Open source storage has come a long way in the last few years. There are good open source offerings on the backup, mirroring, file system, NAS and storage virtualization side. It is possible to cobble together an awful lot of disks and run them at high performance without the need for state-of-the-art hardware. Even companies known for proprietary offerings like EMC (NYSE: EMC) are on board.
“EMC most often encounters open source in the form of a Linux-based host connected to our storage products,” said Jay Krone, senior director of storage platforms at EMC. “Customers are purchasing Intel- or AMD-based servers and putting Linux on them to take best advantage of volume pricing on the hardware and minimal-to-no licensing costs on the software.”
Krone said customers tend to add open source applications, like the Apache Web server, or proprietary products, like Oracle (NASDAQ: ORCL) databases, to those Linux-based servers to address a wide spectrum of business problems. To meet this trend, most EMC storage hardware and software products have been adapted to run in a Linux environment. For example, EMC’s PowerPath family is available in Linux.
Despite the recognition by EMC and other data storage vendors, opinions differ on how far open source storage has come.
“I still wouldn’t say that there were a lot of open source storage apps,” said Jason Williams, CTO at Digitar of Boise, Idaho, a company that makes heavy use of Linux and Sun (NASDAQ: JAVA) open source software.
Williams said the leading open source storage offerings are Sun’s ZFS file system, Zmanda and Bacula for backup, and DRBD for network-based disk mirroring.
Greg Schulz, senior analyst and founder of StorageIO Group, is more upbeat about the state of open source storage offerings.
“There is a wide variety of open source storage solutions and applications from different sources, ranging from volume managers, iSCSI and NAS stacks, file systems, clustered file systems, object-based storage solutions, dedupe and compression, among others, not to mention all of the propriety or commercial solutions that may leverage open source technology embedded into turnkey solutions and products,” said Schulz. “Of traditional server and storage vendors, Sun is probably the most notable and vocal around open source storage, along with many smaller startup vendors.”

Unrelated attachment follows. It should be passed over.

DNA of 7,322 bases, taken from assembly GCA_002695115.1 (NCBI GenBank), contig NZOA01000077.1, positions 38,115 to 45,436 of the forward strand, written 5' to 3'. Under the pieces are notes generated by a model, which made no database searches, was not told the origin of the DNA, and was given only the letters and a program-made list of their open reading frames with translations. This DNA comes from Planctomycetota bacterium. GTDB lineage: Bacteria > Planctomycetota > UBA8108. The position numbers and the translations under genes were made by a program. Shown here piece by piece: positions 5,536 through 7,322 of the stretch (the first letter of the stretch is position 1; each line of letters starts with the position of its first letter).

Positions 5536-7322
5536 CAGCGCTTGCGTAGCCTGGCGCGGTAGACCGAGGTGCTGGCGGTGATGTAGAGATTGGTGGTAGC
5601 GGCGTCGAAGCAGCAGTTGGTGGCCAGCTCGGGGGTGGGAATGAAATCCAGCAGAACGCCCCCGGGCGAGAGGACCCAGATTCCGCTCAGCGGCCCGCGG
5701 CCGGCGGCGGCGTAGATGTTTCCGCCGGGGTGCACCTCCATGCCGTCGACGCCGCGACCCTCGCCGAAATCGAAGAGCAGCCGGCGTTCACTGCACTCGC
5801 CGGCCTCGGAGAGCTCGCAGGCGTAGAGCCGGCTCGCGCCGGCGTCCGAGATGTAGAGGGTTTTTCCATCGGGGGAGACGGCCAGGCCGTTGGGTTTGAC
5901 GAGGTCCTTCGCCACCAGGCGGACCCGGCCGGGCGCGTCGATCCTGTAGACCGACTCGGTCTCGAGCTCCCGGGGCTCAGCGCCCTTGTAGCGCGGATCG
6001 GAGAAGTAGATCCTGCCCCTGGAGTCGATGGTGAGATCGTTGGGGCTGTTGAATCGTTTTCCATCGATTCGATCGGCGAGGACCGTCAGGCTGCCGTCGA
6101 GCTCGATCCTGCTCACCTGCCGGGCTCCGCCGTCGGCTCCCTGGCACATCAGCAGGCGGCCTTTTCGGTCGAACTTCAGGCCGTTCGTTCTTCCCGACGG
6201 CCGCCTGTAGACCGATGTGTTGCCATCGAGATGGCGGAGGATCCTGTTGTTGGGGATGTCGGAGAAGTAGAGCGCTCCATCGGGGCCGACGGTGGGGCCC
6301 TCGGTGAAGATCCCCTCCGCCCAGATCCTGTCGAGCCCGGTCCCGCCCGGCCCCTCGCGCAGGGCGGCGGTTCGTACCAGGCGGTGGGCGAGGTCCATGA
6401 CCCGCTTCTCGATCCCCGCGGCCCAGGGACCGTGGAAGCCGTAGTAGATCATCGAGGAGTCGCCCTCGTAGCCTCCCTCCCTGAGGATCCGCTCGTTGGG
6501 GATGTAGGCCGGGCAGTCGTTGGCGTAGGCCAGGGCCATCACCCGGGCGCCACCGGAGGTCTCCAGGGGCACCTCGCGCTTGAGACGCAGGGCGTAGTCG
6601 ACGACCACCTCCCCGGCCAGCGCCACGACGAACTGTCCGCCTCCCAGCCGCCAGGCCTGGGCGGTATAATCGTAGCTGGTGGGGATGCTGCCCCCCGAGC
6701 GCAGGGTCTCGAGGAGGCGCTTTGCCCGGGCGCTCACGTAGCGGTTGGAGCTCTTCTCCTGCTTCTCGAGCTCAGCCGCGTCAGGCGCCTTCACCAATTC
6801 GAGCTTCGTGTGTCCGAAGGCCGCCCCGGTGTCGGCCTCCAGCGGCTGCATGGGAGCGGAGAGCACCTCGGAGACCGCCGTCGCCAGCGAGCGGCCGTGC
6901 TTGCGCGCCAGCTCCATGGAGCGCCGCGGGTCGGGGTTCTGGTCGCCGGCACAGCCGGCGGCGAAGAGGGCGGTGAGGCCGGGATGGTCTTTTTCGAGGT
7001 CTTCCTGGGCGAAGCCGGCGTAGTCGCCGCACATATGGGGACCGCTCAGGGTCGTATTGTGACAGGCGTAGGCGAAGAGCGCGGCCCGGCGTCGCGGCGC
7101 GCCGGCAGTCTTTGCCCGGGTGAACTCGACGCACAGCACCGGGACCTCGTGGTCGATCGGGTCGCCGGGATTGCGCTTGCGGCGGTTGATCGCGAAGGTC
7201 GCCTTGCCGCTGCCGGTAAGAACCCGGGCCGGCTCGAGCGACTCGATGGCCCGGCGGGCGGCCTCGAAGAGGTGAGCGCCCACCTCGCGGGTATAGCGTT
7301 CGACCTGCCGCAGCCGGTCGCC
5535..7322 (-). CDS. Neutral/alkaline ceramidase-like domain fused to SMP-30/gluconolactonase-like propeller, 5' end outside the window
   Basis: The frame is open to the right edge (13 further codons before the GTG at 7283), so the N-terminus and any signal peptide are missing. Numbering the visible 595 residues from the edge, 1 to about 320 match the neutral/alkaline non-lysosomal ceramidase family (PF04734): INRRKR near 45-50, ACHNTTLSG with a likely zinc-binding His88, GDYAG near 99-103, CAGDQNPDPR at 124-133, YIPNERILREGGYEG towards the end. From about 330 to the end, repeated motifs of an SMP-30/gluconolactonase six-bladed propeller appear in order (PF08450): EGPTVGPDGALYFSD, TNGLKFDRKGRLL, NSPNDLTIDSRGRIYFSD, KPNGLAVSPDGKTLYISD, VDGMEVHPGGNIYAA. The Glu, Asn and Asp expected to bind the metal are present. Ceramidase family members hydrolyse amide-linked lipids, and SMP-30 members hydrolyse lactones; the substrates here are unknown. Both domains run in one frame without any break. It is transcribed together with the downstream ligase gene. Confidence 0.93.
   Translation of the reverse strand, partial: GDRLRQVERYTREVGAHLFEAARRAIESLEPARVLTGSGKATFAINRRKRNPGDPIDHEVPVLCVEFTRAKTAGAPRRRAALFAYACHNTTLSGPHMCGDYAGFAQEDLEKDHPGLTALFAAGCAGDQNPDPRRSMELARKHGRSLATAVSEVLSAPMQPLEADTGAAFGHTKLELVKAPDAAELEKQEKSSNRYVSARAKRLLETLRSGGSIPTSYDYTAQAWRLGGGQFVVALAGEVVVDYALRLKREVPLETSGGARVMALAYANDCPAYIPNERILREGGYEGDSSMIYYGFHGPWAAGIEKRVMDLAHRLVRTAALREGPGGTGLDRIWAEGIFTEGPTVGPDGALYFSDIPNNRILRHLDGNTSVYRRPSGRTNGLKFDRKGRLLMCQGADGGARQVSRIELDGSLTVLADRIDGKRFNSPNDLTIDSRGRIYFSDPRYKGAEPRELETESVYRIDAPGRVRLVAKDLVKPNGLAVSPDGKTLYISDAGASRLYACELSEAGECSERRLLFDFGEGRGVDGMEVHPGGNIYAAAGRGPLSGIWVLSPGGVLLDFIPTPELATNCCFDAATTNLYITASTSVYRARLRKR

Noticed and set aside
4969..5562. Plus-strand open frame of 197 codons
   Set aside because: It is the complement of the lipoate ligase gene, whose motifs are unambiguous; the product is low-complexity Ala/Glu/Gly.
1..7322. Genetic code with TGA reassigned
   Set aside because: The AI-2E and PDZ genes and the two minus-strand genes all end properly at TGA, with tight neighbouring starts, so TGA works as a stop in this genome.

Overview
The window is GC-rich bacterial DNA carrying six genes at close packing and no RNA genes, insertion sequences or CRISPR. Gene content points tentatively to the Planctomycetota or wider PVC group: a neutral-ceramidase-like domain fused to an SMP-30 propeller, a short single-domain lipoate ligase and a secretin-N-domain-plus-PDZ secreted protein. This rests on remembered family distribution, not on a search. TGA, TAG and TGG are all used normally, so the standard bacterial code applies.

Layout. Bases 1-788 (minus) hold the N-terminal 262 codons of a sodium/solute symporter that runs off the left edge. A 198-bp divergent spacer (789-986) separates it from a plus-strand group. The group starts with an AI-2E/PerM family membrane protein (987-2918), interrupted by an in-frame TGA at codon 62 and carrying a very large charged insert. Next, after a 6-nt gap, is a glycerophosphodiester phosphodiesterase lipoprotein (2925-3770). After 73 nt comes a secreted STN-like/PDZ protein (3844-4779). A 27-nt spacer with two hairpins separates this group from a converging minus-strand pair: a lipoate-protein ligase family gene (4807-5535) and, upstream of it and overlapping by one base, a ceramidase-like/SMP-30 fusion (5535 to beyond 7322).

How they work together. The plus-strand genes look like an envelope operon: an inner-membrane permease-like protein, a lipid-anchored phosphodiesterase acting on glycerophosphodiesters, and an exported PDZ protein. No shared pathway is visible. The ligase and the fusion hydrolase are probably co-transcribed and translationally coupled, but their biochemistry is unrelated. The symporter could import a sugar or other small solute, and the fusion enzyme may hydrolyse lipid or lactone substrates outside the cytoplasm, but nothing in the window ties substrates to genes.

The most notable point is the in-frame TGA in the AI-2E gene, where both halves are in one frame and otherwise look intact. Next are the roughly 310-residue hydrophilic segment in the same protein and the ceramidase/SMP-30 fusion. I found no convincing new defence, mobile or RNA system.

Sun’s “Amber Road” project, now known as Unified Storage Systems (UFS) or the Sun Storage 7000 series, is built around preinstalled OpenSolaris and ZFS on x86 hardware. These units support both file and block data protocols, thin provisioning, replication, mirroring, snapshots, antivirus and analytics. An HPC version adds Linux to the mix too.
“Amber Road is essentially a NAS system that integrates inexpensive servers with open source software in an easy-to-use appliance,” said David Trachy, a principal engineer at Sun. “The whole point is to get around the premium you have to pay for proprietary disk systems.”
ZFS, in particular, is garnering good reviews. Offered free with OpenSolaris, it provides a high level of data integrity, as well as mirroring between sites. According to Trachy, it can be used as the basis for huge data repositories. It is already being picked up by partners like greenBytes and Nexenta Systems to build storage systems.
“Startups are using ZFS and combining it with JBODs to create different products and appliances,” said Trachy. “Missing in Sun’s open source lineup is FC [Fibre Channel] block-level storage and pNFS, but these will be added over time.”
In addition, Trachy notes that ZFS integrates well with solid state drives (SSDs), which are beginning to gain traction in the storage world. Williams, for example, swapped SATAdrives inside Sun X4500 servers for ZeusIOPS SSDs from STEC (NASDAQ: STEC) to function as a high capacity (up to 640 GB) memory cache. SATA remains his platform of choice for volume data storage.
Competition for ZFS comes from the likes of Red Hat’s (NYSE: RHT) Global File System (GFS), the Linux Logical Volume Manager (LVM) and file systems like ext4 and BTRFS. GFS was first developed at the University of Minnesota as a means of offering high performance and data sharing capabilities for the Linux platform, as well as storage virtualization. While GFS is controlled by Red Hat, LVM comes in a wide range of versions in the open source community.
Page 2: Open Source Storage Projects and Barriers to Adoption
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Open Source Storage Projects